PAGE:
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Migrant Workers' in Malaysia's Palm Oil Sector - RSPO Panel Discussion

1 February 2022

RSPO Panel Discussion

We are taking the opportunity to review a panel discussion from a year ago today. The panel discussion was held by The Roundtable on Sustainable Palm Oil (RSPO) on the challenges facing the palm oil industry in regard to the labour and welfare of migrant workers. The issues discussed continue to hold particular relevance today.

The panel was facilitated by Alexandra Experton (Cargill) and participated in by Surina Ismail (IOI Corporation Berhad), Jerald Joseph (Commissioner at Human Rights Commission of Malaysia (SUHAKAM), Matthew Friedman (Modern Slavery Expert) and Aarti Kapoor (Embode).

Panel Perspectives

The panel began with speakers’ inputs on why there are still major concerns on forced labour whilst the palm oil sector is taking more action on improving stands than ever before. The panel ensued into an energising discussion leading to the consideration of how the sector needs to talk ‘with’ workers rather than just talking ‘about’ them.

Concerns relating to migrant labour standards are serious. Migrant workers in Malaysia’s palm oil sector continue to face high risks of exploitation and forced labour, experiencing a range of violations from unfair recruitment to unsafe working practices. These workers often have little to no  access to legal or political recourse. Social concerns related to palm oil operations are also among the most difficult to identify and audit. Meanwhile, the demand for palm oil continues to grow, meaning an increasing need for a large migrant labour workforce in Malaysia.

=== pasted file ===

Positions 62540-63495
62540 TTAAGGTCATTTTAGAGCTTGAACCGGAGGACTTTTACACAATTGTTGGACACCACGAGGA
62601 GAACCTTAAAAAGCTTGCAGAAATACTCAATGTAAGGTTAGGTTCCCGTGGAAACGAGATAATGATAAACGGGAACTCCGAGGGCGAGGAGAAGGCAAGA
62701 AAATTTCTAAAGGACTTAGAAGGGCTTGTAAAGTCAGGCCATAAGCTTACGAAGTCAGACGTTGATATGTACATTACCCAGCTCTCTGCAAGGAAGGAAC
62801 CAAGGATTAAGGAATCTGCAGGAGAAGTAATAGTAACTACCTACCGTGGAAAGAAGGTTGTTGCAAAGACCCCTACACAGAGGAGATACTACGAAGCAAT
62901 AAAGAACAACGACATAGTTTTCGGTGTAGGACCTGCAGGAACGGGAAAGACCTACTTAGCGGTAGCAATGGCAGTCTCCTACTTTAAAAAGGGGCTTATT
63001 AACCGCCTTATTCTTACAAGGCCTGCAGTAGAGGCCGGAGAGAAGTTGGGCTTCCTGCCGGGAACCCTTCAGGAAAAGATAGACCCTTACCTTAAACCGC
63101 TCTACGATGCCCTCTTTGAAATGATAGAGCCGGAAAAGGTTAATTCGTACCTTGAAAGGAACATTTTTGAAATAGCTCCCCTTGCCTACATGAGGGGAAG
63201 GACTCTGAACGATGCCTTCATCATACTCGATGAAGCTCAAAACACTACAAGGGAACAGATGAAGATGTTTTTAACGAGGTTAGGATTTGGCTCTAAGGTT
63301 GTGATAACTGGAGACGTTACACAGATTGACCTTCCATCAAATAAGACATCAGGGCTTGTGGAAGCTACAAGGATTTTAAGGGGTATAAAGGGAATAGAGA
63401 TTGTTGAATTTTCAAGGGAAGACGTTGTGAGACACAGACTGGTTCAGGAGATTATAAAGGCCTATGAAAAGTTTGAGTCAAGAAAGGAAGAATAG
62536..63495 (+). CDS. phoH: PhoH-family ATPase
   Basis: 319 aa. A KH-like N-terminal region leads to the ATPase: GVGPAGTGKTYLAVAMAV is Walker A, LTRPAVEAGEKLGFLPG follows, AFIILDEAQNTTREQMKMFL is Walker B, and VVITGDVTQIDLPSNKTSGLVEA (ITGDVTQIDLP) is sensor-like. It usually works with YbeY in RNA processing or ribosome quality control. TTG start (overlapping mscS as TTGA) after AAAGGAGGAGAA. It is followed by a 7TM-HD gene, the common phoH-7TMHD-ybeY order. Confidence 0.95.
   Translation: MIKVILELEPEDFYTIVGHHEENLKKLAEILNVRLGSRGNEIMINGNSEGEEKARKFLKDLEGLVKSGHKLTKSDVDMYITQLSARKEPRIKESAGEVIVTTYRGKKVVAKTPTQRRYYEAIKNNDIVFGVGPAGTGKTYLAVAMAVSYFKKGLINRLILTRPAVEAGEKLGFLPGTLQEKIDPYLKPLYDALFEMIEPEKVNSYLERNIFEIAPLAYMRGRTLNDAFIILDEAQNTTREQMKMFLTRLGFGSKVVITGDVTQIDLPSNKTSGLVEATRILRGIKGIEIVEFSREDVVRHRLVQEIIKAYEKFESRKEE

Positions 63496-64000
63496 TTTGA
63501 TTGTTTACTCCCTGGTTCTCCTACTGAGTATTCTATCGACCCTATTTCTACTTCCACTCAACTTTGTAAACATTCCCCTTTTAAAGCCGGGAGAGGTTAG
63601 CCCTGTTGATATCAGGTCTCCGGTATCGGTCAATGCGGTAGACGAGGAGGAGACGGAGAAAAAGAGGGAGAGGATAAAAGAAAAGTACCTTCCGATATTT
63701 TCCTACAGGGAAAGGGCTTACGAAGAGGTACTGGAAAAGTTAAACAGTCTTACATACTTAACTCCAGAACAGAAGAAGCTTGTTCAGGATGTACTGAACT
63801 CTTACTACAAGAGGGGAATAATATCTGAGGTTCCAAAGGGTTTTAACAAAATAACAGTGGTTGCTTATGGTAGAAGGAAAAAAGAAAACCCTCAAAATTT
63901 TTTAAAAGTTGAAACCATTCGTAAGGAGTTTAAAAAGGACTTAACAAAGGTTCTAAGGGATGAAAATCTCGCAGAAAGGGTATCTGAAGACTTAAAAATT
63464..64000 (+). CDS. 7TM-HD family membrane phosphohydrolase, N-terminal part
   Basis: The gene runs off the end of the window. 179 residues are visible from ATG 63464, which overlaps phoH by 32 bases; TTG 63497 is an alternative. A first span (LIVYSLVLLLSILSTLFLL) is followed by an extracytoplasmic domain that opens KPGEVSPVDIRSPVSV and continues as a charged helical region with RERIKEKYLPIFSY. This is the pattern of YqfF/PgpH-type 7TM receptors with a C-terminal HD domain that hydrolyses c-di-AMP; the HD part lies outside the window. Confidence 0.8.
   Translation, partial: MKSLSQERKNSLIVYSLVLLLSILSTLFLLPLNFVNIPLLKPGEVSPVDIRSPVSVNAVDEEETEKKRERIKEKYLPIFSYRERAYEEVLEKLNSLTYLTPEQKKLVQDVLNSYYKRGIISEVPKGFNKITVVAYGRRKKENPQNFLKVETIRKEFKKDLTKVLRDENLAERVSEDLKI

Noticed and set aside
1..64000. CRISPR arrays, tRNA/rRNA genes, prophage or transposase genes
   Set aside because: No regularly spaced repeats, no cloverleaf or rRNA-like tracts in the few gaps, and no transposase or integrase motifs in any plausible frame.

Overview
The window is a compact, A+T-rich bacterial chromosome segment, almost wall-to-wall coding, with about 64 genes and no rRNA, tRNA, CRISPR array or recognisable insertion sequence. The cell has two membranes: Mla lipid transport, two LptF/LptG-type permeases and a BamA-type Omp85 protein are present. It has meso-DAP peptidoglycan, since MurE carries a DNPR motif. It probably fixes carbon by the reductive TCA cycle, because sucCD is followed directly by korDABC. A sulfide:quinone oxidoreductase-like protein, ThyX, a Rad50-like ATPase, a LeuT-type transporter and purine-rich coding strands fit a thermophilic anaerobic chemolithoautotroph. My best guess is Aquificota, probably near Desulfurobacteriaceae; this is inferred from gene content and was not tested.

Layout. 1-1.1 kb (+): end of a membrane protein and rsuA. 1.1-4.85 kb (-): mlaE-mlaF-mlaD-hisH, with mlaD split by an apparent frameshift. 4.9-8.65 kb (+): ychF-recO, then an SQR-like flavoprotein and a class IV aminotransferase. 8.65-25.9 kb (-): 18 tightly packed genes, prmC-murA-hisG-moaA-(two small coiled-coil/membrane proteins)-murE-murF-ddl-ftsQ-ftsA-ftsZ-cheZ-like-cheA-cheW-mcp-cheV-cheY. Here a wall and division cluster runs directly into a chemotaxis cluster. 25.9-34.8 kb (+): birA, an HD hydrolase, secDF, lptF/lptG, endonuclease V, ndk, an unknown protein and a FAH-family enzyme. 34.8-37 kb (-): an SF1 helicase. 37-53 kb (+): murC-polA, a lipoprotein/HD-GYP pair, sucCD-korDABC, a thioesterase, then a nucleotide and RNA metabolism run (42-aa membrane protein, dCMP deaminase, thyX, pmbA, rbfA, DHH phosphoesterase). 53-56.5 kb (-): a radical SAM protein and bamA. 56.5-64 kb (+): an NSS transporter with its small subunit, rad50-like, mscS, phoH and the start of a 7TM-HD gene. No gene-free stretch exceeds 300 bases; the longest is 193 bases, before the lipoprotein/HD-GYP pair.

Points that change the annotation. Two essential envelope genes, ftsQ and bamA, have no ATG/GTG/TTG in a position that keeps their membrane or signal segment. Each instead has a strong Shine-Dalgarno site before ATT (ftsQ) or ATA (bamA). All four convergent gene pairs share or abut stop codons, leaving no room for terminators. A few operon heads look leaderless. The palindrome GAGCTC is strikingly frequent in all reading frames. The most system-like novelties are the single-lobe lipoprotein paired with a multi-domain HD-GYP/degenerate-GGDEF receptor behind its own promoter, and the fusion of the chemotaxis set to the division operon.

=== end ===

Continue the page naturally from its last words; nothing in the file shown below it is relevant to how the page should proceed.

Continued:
There were a variety of perspectives raised by the panel. Jerald Joseph from the Human Rights Commission of Malaysia, said that the vulnerability of migrant workers has increased due to ‘desperate economic need’ and the ongoing COVID-19 pandemic. He pointed out that unlike their local colleagues, migrant workers being foreigners could not set up unions, making them even more vulnerable in trying to defend their rights.

Aarti Kapoor addressed the point that most corporate grievance mechanisms that have been established are not working. This is because workers do not feel comfortable to speak up and feel extremely vulnerable to negative retributive treatment. This calls for an approach that goes beyond compliance, which commonly looks at narrowly defined indicators. The next step is to urgently address attitudinal, behavioral and cultural changes in palm oil production companies and supply chains. Fundamental to this approach is the need to hear the voice of migrant workers. “It is one of the elephants in the room… We are all talking about migrant workers but how often do we actually talk to migrant workers themselves?” Aarti Kapoor.

The full RSPO video on the panel discussion can be found here. 

See here for media reporting on this important panel discussion.

Learn more

Learn more about the issues facing migrant workers in Malaysia in  Embode’s  publication ‘The Road to Worthy Work and Valuable Labour’. The study has been further expanded into a number of focus assessments which go into depth about specific aspects of the workers’ experiences. Readers are called in particular to Focus Assessment 6 on a ‘Strategic Analysis of Stakeholders and Dynamics’.

Executive Summary (9 pages)

Main Report (45 pages)

Focus Assessments (providing more in-depth analysis)

1. The Malaysian Palm Oil Sector and Sustainability Trends

2. The Malaysian Foreign Employment Regulatory Framework

3. Labour Sending Country Frameworks

4. The Role and Function of Agents

5. The Situation of Migrant Labour in the Palm Oil Sector

6. Strategic Analysis of Stakeholders and Dynamics

This research was commissioned by Bunge Loders Croklaan, Cargill, and Mondel─ôz International. The report provides important recommendations on how companies, governments, employers and recruitment agents can improve the protection of migrant workers and better ensure that their fundamental rights are respected and upheld.